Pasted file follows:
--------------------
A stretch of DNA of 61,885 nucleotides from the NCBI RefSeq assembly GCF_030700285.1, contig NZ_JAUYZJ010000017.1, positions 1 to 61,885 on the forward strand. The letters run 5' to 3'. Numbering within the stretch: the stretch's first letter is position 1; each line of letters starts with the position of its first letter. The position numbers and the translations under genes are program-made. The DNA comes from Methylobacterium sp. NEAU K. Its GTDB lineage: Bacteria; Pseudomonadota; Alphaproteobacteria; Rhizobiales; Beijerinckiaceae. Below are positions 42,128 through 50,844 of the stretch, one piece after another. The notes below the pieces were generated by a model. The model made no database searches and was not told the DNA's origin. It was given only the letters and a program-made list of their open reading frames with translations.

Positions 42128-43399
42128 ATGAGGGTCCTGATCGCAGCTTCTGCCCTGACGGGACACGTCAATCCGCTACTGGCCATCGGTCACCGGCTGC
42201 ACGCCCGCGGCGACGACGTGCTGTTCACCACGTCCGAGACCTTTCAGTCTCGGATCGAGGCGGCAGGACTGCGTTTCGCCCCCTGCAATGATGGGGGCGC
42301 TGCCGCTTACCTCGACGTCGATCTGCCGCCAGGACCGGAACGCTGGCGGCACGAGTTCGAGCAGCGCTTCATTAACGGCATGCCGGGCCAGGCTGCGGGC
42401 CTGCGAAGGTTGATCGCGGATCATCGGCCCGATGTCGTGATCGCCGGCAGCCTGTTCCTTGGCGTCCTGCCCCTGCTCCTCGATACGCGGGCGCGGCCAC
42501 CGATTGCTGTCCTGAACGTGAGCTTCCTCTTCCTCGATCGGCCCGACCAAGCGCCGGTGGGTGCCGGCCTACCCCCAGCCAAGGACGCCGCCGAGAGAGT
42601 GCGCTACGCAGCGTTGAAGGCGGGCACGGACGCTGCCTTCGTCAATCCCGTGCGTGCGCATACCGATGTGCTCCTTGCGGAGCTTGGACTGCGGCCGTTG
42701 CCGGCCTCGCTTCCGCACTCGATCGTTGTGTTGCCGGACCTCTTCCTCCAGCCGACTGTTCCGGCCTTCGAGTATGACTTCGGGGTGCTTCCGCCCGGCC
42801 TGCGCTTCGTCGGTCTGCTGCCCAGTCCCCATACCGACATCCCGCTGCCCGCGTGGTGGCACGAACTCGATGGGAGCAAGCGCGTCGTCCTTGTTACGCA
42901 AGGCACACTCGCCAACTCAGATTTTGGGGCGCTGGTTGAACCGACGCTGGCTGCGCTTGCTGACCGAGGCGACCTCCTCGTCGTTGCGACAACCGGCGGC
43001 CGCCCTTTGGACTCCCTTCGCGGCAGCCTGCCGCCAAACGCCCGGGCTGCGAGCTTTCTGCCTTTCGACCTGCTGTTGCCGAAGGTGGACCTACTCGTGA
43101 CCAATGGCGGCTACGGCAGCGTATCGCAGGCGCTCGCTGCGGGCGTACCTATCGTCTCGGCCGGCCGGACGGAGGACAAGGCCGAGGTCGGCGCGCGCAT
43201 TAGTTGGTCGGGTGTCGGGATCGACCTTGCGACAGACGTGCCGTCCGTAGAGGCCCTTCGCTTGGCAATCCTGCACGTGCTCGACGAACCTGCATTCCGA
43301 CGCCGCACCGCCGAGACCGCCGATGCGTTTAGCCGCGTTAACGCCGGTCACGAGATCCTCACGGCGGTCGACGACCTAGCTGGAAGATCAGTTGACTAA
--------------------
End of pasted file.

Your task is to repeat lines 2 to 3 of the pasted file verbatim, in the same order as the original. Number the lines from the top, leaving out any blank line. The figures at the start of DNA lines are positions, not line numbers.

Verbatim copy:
Positions 42128-43399
42128 ATGAGGGTCCTGATCGCAGCTTCTGCCCTGACGGGACACGTCAATCCGCTACTGGCCATCGGTCACCGGCTGC